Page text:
|Overall Rating||Gold - expired|
|Submission Date||Feb. 28, 2019|
PA-7: Affordability and Access
|3.34 / 4.00||
Does the institution have policies and programs to make it accessible and affordable to low-income students?:
A brief description of any policies and programs to minimize the cost of attendance for low-income students:
Bowdoin's admissions process is need-blind and test-optional. The College waives the $65 application fee for all students who are first generation and/or applying for financial aid. Bowdoin's financial aid packages for accepted students do not include loans and meet 100% of demonstrated need with a small work award and the remainder in grant assistance. In addition, Bowdoin has a first-year student employment program to place students in on-campus jobs before their arrival in the fall.
A brief description of any programs to equip the institution’s faculty and staff to better serve students from low-income backgrounds:
The Roberts Fund, administered through the Office of Student Fellowships and Research, offers monthly "mini grants" to students in all disciplines with low-income backgrounds (students on financial aid). These funds range between $200 and $800 and support academic-year undergraduate research expenses and travel associated with a research project.
A brief description of the institution’s programs to guide and prepare students and families from low-income backgrounds for higher education:
THRIVE is a college-wide initiative designed to foster achievement, belonging, mentorship, and transition support among low-income and first-generation students as well as those from traditionally underrepresented student populations. Thrive is composed of a wide range of undertakings, including academic enrichment, service and leadership development, peer-mentoring, and financial support.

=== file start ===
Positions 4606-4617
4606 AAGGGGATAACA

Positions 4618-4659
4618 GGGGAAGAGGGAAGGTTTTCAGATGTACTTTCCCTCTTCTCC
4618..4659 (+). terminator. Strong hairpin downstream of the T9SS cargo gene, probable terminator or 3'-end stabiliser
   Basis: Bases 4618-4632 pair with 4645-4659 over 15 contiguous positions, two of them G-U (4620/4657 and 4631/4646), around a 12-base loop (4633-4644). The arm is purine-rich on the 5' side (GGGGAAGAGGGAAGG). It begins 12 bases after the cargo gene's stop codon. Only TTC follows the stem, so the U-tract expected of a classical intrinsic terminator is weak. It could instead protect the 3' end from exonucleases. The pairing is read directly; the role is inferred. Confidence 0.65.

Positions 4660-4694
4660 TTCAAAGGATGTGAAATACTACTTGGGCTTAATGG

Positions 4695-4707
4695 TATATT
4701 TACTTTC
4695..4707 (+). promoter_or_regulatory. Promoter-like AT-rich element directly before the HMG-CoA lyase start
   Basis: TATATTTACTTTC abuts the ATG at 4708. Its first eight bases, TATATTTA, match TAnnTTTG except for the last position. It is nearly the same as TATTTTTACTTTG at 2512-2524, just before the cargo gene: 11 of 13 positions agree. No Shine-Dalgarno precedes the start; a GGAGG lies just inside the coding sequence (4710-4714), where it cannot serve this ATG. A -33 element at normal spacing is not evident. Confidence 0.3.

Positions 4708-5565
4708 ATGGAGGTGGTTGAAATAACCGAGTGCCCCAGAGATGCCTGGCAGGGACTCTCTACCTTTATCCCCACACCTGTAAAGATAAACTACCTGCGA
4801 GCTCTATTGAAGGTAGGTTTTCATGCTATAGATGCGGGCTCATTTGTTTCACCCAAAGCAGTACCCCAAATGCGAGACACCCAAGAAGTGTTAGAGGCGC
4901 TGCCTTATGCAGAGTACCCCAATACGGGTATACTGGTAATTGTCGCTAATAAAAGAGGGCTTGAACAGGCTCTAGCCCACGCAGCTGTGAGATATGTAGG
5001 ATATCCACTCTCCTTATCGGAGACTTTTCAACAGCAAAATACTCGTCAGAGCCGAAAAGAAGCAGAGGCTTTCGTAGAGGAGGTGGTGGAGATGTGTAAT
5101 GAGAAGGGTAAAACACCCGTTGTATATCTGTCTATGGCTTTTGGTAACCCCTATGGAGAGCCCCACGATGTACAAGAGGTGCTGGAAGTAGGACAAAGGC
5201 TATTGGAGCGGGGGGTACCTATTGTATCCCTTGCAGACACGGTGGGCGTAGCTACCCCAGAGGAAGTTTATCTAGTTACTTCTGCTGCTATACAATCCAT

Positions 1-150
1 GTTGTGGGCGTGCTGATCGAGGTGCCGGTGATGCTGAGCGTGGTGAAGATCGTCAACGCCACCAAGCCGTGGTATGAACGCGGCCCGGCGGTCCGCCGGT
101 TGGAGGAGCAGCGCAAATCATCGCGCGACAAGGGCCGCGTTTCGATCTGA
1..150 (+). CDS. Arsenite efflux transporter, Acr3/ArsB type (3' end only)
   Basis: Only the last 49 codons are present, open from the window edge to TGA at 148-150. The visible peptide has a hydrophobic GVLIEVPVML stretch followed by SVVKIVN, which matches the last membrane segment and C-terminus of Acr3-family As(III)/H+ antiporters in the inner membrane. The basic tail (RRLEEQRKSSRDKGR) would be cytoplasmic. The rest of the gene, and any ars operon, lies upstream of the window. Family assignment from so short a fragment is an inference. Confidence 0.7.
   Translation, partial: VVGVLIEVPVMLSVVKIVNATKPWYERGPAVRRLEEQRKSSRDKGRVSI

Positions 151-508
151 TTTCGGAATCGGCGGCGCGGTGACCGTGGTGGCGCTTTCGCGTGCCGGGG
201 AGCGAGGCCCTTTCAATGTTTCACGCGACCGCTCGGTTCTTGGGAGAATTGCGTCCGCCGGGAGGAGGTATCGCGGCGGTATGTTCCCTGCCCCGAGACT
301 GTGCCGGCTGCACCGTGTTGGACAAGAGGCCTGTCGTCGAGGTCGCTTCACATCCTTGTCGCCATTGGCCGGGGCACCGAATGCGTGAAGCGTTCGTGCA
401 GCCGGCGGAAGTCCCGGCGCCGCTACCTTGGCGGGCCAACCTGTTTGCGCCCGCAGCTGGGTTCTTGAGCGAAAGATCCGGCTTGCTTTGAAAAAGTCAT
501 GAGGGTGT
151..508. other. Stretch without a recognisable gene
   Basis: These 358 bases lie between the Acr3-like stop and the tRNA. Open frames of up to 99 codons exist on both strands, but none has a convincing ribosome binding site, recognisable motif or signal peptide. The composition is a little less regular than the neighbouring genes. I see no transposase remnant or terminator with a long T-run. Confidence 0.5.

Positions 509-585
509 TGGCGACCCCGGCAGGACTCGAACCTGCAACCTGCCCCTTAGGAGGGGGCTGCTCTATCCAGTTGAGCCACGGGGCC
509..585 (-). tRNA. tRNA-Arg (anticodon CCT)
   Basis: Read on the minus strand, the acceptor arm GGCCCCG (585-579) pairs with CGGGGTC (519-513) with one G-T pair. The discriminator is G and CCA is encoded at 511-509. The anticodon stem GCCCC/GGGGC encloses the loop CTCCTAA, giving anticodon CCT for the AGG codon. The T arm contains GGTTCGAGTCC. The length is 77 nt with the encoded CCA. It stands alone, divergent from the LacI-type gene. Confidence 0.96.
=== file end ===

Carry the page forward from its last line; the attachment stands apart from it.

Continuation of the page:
The Upward Bound program at Bowdoin College is designed to help low income Maine high school students apply for and be successful in higher education. Through Upward Bound, the College partners with target high schools in Maine serving low-income and first-generation college-bound students. The program provides free ongoing academic year outreach and a free fully residential 6-week summer academic experience.
The student aid office coordinates with local high schools to do one-on-one meetings and give presentations to students from all financial backgrounds.
The Bowdoin Admissions Office invites students from underserved areas to campus to build aspirations. This program is called “Explore Bowdoin”. The Explore Bowdoin program covers all transportation costs for low-income high school seniors to spend three days at the college to learn more about academics and life in general at the college before applying.
A brief description of the institution's scholarships for low-income students:
The College meets a student’s financial need primarily with grant aid and a small work award ($1,900) during the academic year. The College also has a very generous outside scholarship policy, allowing students, in most cases, to reduce their summer and school year work commitment ($2,300) before reducing their grant from the College.
The Office of Special Academic Programs administers between 8 and 15 Chamberlain Scholarships annually for students of low-income and diverse backgrounds. These awards carry with them two $1,500 stipends to encourage unpaid summer internships, travel abroad, and/or research. Chamberlain Scholars receive a faculty mentor through the duration of their college tenure. Throughout their time at Bowdoin, students can also waive or reduce fees for trips, extracurricular, and athletic activities depending on their financial aid status.
A brief description of the institution’s targeted outreach to recruit students from low-income backgrounds: